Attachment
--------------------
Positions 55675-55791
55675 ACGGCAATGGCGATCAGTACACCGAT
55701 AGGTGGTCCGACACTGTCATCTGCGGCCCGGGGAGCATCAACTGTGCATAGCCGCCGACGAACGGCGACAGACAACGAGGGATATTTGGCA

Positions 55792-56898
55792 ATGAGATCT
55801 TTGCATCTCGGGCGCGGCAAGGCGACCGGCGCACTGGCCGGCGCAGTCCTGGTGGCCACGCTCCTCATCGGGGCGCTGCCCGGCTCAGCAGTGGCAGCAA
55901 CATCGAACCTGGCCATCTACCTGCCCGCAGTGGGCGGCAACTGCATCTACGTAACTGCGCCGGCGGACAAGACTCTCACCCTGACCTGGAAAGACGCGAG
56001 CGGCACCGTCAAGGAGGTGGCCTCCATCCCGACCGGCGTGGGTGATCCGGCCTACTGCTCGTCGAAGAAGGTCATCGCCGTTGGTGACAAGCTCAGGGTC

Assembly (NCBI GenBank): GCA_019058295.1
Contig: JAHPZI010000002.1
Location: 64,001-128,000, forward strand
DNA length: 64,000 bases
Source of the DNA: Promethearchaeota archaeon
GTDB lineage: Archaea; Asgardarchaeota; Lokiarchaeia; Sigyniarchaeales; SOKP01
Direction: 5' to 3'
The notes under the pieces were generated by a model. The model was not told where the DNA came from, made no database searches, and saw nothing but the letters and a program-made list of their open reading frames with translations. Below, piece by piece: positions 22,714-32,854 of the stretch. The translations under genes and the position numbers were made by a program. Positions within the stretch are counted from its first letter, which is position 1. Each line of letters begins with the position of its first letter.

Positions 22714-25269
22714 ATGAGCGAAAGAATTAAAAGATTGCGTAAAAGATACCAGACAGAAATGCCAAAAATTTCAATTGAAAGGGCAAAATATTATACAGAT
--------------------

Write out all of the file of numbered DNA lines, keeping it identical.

Positions 55675-55791
55675 ACGGCAATGGCGATCAGTACACCGAT
55701 AGGTGGTCCGACACTGTCATCTGCGGCCCGGGGAGCATCAACTGTGCATAGCCGCCGACGAACGGCGACAGACAACGAGGGATATTTGGCA

Positions 55792-56898
55792 ATGAGATCT
55801 TTGCATCTCGGGCGCGGCAAGGCGACCGGCGCACTGGCCGGCGCAGTCCTGGTGGCCACGCTCCTCATCGGGGCGCTGCCCGGCTCAGCAGTGGCAGCAA
55901 CATCGAACCTGGCCATCTACCTGCCCGCAGTGGGCGGCAACTGCATCTACGTAACTGCGCCGGCGGACAAGACTCTCACCCTGACCTGGAAAGACGCGAG
56001 CGGCACCGTCAAGGAGGTGGCCTCCATCCCGACCGGCGTGGGTGATCCGGCCTACTGCTCGTCGAAGAAGGTCATCGCCGTTGGTGACAAGCTCAGGGTC

Assembly (NCBI GenBank): GCA_019058295.1
Contig: JAHPZI010000002.1
Location: 64,001-128,000, forward strand
DNA length: 64,000 bases
Source of the DNA: Promethearchaeota archaeon
GTDB lineage: Archaea; Asgardarchaeota; Lokiarchaeia; Sigyniarchaeales; SOKP01
Direction: 5' to 3'
The notes under the pieces were generated by a model. The model was not told where the DNA came from, made no database searches, and saw nothing but the letters and a program-made list of their open reading frames with translations. Below, piece by piece: positions 22,714-32,854 of the stretch. The translations under genes and the position numbers were made by a program. Positions within the stretch are counted from its first letter, which is position 1. Each line of letters begins with the position of its first letter.

Positions 22714-25269
22714 ATGAGCGAAAGAATTAAAAGATTGCGTAAAAGATACCAGACAGAAATGCCAAAAATTTCAATTGAAAGGGCAAAATATTATACAGAT